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Town tries new tack on housing

CPA funds would aid in condo sales

With cities and towns across Massachusetts under pressure to add housing, officials in Acton are touting a new program designed to create more affordable units without eating up open space and burdening the town's infrastructure with new development.

The program calls for using community preservation funds to help eligible homeowners buy existing condominiums, said Nancy Tavernier, chairwoman of the Acton Community Housing Corporation. "It's a way to reuse existing homes," she said. "It's in no way a substitute for adding new units, but it's another type of housing that will be available."

Communities are being pressed to add more housing, particularly homes affordable to low- and moderate-income residents. Those municipalities that do not have an affordable inventory of at least 10 percent are at risk of losing local control over new developments. Under the state's Chapter 40B law, developers can bypass local zoning regulations if they agree to set aside at least 25 percent of their planned units as affordable.

Tavernier said the condo program is one way the town can add to its affordable housing stock without relying on new construction. She said new construction tends to be single-family homes or town houses, which are best suited for large families.

This program will give smaller families an opportunity to purchase a home, she said.

"We like the idea of providing a diversity in housing opportunities," Tavernier said. "This is a way of trying out condos to see if people are interested."

Town officials have identified certain complexes in town that they think will be a good fit for the program. The next step is identifying condo owners interested in selling their homes and eligible buyers looking for an affordable home.

If sellers are interested, they would negotiate a sale price with the town based on current market conditions, and the town would calculate the affordable price. The buyer would pay the affordable price and the town would make up the difference so the seller would not lose money on the transaction.

For example, if the condo costs $200,000, the affordable price would be $110,000, Tavernier said. The buyer would pay $110,000 and the town would pay the balance using money raised through the Community Preservation Act. The CPA allows communities to apply a surcharge on property taxes to raise money each year for open space, housing, and historic preservation projects. Acton has $300,000 available for housing projects, Tavernier said.

As part of the buy-down program, a deed restriction is placed on the condo so it remains an affordable unit and the town is able to count it as part of its affordable housing stock, Tavernier said.

Though other communities have tried a similar concept, Acton is the first community to offer the program using community preservation funds, said Phil Hailer, a spokesman for the state Department of Housing and Community Development.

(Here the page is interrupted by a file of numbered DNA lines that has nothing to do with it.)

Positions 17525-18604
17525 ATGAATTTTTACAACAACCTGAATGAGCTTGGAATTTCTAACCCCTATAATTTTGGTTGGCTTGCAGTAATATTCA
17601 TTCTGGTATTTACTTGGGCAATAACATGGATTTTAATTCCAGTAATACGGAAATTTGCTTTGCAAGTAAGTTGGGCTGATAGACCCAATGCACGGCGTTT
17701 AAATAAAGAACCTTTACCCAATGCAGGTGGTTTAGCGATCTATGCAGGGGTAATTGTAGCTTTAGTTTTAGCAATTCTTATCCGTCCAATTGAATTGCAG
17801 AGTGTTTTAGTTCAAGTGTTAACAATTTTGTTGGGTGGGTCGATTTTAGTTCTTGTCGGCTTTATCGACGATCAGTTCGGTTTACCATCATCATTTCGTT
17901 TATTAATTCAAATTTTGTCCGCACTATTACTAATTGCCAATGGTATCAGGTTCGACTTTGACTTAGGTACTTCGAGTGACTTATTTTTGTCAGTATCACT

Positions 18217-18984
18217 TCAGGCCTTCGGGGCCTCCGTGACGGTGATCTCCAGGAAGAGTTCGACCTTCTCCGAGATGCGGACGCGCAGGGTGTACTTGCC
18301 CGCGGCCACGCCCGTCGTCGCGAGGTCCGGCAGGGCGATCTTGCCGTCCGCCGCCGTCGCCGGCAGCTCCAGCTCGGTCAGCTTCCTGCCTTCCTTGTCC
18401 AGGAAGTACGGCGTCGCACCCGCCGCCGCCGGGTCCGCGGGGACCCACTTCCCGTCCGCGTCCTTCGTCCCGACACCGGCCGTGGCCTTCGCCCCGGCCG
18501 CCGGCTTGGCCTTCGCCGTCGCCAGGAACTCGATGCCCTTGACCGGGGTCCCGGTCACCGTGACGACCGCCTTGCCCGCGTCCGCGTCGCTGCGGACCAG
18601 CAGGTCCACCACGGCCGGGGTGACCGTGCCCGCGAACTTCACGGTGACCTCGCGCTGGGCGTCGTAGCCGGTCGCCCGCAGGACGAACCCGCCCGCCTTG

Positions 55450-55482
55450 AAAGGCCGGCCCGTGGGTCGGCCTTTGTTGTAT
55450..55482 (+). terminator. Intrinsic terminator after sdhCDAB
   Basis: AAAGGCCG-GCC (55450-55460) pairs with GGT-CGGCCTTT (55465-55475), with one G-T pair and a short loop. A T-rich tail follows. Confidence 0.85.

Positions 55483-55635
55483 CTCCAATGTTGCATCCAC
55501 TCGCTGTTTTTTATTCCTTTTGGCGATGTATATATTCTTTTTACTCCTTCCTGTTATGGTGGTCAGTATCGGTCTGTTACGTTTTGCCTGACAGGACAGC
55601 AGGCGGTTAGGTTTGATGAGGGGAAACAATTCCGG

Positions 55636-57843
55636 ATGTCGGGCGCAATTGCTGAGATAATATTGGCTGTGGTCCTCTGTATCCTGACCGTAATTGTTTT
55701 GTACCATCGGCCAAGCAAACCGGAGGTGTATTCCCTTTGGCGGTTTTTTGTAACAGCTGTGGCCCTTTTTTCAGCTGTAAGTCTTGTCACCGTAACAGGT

Hailer said communities are allowed to come up with their own ideas for adding affordable housing, though the plan is reviewed by state officials. Acton recently received approval for its plan, he said.

"We're always looking for communities to increase their supply of affordable housing, and this is one way to do this," Hailer said.

Boxborough offered a similar program in 2002, using funds from the town's general fund and in partnership with the Federal Home Loan Bank of Boston.

Allen Murphy, a member of the Boxborough Housing Board, said the program was successful and the town hopes to offer it again. However, he said, there were delays working with the banks.

"The banks took forever getting the buyers approved, and the sellers were getting nervous, because the unit was off the market for a long time," Murphy said. "It was so new, the banks didn't really know what was involved."

But Murphy said town officials learned from their mistakes and are confident it will go more smoothly the second time around.

Tavernier said Acton has looked at how other towns have run the program and are willing to give it a try. She said the town is looking for residents interested in participating so the town can prepare a "ready buyer list."

"The first will be the test," Tavernier said. "If there is no interest, it won't work. If we get a good list of people, it will motivate us to keep going. We're on the cutting edge of this."

There are several eligibility requirements, including income limits. A family of three, for example, must not earn more than $59,950 or have assets exceeding $50,000.

Though a specific unit has not yet been chosen, Tavernier said it will be a two-bedroom condo at Briarbrook Village. Tavernier hopes to buy two units this year.

There will be a public information session at 7 p.m. Tursday in Town Hall.

Applications are available online and at Town Hall and Acton Memorial Library.

For an application and more information about the program, go to Sellers interested in working with the Acton Community Housing Corporation can contact the agency at or 978-263-9611.

Jennifer Fenn Lefferts can be reached at